Politically potent tobacco bills have not advanced to Gov. Jerry Brown a week after California legislators passed them, for now delaying the tobacco industry’s strategy to exact revenge with a referendum campaign.
As lawmakers rounded up votes for measures hailed by public health advocates as the toughest in years – including bills to raise the tobacco-buying age to 21, to regulate electronic cigarettes as tobacco products, and to allow cities and counties to place local tobacco tax increases on the ballot – tobacco industry lobbyists issued a pointed threat.
I don’t think that’s what the people’s initiative process is all about.
Sen. Mark Leno, D-San Francisco, on tobacco industry threat
They vowed to punish lawmakers by launching a referendum campaign to repeal the laws and paying signature-gatherers enough money to divert them from other, unrelated ballot initiative campaigns that Democratic constituencies are trying to qualify for the November ballot.
“When we hit the street with referendum paying $10 per signature, Prop 30 is dead as well as $2 a pack tax,” a lobbyist for Altria wrote on the eve of a key Assembly vote, referring to measures to extend a tax on top earners and to impose a $2-a-pack tax on cigarettes.
But the industry cannot mount a referendum campaign unless the bills are signed. As of Thursday, none of the six had moved on to Brown’s desk. Once they get there, the Democratic governor would have a 12-day window to act.
Legislative officials denied they were manipulating the process.
“There’s nothing going on at this point that I’m aware of to hold any of these things up,” said John Casey, a spokesman for Assembly Speaker Anthony Rendon, D-Paramount. “They’re still in process at the desk.”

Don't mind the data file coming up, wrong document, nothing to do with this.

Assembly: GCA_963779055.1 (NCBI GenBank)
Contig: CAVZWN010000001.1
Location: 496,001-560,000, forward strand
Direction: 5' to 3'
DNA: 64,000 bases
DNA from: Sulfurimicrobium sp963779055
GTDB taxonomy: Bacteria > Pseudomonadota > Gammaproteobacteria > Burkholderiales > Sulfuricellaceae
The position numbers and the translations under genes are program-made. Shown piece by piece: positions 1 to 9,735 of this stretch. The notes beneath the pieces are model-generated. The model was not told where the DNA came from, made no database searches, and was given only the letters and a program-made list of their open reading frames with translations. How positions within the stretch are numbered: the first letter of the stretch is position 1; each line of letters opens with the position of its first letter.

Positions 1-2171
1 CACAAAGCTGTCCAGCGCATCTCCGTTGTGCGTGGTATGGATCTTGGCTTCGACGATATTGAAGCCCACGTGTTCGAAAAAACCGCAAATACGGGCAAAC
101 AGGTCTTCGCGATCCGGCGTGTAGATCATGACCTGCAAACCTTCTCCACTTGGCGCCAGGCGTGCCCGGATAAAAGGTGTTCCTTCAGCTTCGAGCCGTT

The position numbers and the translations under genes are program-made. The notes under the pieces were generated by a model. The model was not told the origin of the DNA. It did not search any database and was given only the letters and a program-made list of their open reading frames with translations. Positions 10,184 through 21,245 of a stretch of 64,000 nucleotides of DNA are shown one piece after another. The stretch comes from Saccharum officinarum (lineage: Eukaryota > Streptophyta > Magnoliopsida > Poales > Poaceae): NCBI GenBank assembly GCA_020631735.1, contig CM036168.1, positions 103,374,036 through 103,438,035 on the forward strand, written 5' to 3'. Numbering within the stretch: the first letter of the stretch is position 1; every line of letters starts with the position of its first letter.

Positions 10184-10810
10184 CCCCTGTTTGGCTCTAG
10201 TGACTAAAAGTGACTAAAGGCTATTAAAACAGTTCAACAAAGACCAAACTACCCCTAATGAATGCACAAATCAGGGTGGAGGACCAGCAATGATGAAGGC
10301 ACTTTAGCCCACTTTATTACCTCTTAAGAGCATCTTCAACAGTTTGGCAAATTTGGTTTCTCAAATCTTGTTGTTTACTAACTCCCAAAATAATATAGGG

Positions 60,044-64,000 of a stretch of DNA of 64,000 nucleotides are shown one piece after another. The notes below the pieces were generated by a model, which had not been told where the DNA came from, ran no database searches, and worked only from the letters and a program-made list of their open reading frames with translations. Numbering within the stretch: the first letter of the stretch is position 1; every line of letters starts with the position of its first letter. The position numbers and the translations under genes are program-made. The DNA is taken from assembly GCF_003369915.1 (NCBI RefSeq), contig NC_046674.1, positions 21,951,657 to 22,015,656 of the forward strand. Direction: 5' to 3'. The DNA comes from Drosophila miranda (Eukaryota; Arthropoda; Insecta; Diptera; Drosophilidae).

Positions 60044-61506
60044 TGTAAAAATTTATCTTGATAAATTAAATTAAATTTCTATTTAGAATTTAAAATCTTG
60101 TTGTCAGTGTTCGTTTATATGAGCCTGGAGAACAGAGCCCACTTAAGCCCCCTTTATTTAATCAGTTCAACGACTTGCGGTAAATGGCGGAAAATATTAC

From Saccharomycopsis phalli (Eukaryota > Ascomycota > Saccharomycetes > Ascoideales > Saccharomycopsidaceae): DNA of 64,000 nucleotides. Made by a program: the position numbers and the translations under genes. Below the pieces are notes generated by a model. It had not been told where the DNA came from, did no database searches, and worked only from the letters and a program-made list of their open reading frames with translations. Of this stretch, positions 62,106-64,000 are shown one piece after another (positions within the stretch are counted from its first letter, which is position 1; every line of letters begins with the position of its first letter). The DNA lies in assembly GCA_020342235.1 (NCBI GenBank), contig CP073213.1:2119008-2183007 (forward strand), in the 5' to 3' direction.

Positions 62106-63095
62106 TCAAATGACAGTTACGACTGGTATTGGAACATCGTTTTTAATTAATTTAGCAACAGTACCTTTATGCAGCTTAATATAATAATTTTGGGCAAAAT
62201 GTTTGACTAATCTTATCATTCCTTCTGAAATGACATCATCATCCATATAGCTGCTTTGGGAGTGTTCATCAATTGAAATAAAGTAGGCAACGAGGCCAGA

A spokeswoman for Senate President Pro Tem Kevin de León, D-Los Angeles, said the Senate measures remain in the “engrossing and enrolling” phase, one step short of Brown’s desk, so staff can properly review them. De León has previously carried legislation to raise the cigarette tax.
“There is nothing out of the ordinary,” spokeswoman Claire Conlon said.
The length of time to transmit an approved bill from the Legislature to the Governor’s Office varies widely. Last summer, eight weeks elapsed between when the Legislature approved SB 770, a measure dealing with medicated animal feed, and when it arrived on the governor’s desk. Brown signed it.
In other cases, the enrollment process has taken hardly any time at all. More than 200 bills have been on the governor’s desk within three days of lawmakers’ approval this session, records show. Earlier this month, Brown signed complex health plan tax legislation that cleared the Legislature only a day earlier.
Senators who carried the e-cigarette and age-raise bills acknowledged hearing rumors that the bills were being held for tactical reasons but said they had seen no concrete evidence. But both Sen. Mark Leno, D-San Francisco, and Sen. Ed Hernandez, D-West Covina, condemned the tobacco industry for bullying lawmakers.
“I don’t think that would please Hiram Johnson,” Leno said. “I don’t think that’s what the people’s initiative process is all about.”
The governor said on Monday he has not yet decided how he will act on the bills.
“I haven’t given too much thought to that,” Brown said, “but I certainly will be.”